[Ads-l] Whoa, Nellie

George Thompson george.thompson at NYU.EDU
Sun Jan 14 17:12:43 UTC 2018

The obituary of Keith Jackson in today's (January 14) NYTimes refers to his
frequent use of the expression Whoa, Nellie:

Mr. Jackson once told The New York Times how the broadcaster Ted Husing
inspired his breezy style, advising him: “Never be afraid to turn a phrase.
If you can say something in such a way that’s explanatory, has flavor and
people can understand it, try it. If it means quoting Shakespeare or
Goethe, do it.’’

He was more partial to the lingo of his native rural South.

Mr. Jackson’s “Whoa, Nellie!” punctuating an exciting play was his
best-remembered good ol’ boy touch, though he maintained that he didn’t use
it all that often.
He said he had a mule named Pearl while growing up on a Georgia farm but
attributed the expression to his great-grandfather Jefferson Davis Robison,
who evidently plowed many a field holding the reins of a mule.
“He was a farmer and he was a whistler,” Mr. Jackson told The Los Angeles
Times in 2013. “He loved two phrases: ‘Dad gummit’ and the other was ‘Whoa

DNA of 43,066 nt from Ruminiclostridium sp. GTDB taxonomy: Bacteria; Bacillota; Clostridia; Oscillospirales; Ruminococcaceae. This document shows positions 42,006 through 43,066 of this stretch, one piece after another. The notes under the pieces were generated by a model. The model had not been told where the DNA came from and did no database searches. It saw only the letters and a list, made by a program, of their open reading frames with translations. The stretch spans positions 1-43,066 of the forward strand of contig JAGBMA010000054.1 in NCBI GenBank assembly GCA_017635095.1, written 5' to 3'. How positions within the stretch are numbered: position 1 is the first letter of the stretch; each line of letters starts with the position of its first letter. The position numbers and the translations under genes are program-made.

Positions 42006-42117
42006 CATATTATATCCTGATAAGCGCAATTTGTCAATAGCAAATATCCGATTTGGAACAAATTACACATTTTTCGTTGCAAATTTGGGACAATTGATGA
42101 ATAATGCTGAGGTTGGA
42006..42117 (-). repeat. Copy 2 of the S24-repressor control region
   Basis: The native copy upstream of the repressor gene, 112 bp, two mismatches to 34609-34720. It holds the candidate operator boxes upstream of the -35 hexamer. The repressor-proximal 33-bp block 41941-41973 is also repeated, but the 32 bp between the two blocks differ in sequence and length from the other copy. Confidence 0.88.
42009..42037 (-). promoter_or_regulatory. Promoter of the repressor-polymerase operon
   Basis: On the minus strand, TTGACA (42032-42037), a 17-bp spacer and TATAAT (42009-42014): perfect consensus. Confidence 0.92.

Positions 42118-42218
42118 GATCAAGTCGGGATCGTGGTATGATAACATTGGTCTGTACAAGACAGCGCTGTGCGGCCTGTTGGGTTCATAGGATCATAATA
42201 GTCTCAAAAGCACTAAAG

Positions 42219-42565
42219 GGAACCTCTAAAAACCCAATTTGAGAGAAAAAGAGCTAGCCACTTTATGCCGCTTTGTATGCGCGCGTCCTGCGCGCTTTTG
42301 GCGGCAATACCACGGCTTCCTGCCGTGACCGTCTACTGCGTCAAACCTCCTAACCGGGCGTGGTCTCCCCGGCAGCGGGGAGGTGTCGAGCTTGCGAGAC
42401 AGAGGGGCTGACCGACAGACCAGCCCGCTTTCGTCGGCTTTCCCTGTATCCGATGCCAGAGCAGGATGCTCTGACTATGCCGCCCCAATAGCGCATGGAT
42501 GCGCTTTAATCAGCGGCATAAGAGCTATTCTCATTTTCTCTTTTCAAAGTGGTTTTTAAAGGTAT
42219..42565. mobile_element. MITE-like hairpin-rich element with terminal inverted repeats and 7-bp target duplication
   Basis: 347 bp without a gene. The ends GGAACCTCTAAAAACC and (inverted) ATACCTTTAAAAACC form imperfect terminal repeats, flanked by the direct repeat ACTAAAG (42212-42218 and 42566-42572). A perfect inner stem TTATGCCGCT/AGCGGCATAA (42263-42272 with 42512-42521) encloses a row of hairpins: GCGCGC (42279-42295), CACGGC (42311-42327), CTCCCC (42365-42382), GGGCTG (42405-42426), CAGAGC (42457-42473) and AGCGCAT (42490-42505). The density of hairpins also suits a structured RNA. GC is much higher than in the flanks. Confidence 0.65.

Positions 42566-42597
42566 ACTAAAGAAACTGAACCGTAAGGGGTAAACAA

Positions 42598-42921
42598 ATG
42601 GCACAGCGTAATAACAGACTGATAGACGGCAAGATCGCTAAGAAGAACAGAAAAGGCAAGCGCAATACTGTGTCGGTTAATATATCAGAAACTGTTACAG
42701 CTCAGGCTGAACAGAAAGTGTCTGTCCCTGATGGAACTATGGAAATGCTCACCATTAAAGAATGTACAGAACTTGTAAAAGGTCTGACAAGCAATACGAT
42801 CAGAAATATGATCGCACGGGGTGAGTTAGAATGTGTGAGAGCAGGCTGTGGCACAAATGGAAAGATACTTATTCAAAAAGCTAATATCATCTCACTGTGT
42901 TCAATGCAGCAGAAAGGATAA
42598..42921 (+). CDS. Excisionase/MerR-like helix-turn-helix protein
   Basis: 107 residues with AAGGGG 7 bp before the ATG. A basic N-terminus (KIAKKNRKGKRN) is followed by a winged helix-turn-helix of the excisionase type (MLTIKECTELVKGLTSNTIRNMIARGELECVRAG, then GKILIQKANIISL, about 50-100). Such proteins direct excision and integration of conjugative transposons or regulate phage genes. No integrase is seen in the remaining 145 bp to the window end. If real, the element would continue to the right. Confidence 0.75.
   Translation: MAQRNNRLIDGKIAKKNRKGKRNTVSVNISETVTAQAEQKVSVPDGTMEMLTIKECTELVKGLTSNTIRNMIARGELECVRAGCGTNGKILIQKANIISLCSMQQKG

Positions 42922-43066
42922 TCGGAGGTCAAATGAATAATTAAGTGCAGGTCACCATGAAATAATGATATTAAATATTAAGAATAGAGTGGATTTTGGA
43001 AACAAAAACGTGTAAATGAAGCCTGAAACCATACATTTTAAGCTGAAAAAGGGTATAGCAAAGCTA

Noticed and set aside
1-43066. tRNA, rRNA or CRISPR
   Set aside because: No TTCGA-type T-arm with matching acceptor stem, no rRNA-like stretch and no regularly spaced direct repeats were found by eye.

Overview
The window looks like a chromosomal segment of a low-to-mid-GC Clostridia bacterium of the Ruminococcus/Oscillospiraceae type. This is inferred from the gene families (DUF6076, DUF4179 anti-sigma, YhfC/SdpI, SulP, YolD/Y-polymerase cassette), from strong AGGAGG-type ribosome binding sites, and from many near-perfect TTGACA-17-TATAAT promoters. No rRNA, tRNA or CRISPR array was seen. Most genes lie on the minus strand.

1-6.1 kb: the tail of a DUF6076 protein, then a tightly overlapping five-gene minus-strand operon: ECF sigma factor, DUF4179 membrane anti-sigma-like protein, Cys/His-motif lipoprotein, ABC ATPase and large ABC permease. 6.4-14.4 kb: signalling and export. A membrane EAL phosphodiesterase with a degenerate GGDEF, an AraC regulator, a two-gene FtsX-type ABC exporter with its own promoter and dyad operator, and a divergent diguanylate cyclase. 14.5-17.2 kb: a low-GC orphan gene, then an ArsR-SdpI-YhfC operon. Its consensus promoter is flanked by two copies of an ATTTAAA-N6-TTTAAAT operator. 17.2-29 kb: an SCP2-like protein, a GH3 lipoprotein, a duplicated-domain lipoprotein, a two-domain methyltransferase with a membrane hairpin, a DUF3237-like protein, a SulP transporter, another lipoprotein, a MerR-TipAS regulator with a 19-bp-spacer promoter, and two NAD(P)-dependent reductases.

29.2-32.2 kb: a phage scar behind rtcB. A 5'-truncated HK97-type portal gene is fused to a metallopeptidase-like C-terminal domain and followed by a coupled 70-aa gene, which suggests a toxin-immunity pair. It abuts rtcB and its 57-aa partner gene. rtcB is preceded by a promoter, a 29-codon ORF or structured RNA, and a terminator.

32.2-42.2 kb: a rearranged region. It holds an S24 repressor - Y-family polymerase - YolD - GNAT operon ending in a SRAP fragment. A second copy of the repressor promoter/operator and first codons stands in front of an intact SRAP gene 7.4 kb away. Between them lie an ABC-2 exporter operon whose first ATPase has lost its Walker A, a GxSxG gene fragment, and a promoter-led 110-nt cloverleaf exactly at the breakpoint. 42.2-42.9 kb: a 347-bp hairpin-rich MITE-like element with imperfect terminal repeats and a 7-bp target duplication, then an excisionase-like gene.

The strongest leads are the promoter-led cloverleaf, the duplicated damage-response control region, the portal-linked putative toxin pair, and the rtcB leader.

​I grew up in SW PA. I heard this expression from my father & my maternal
grandmother, neither of whom ever were farmers:​  Maggie Thompson

George A. Thompson
The Guy Who Still Looks Stuff Up in Books.
Author of A Documentary History of "The African Theatre", Northwestern
Univ. Pr., 1998.

But when aroused at the Trump of Doom / Ye shall start, bold kings, from
your lowly tomb. . .
L. H. Sigourney, "Burial of Mazeen", Poems.  Boston, 1827, p. 112

The Trump of Doom -- also known as The Dunghill Toadstool.  (Here's a
picture of his great-grandfather.)

The American Dialect Society - http://www.americandialect.org

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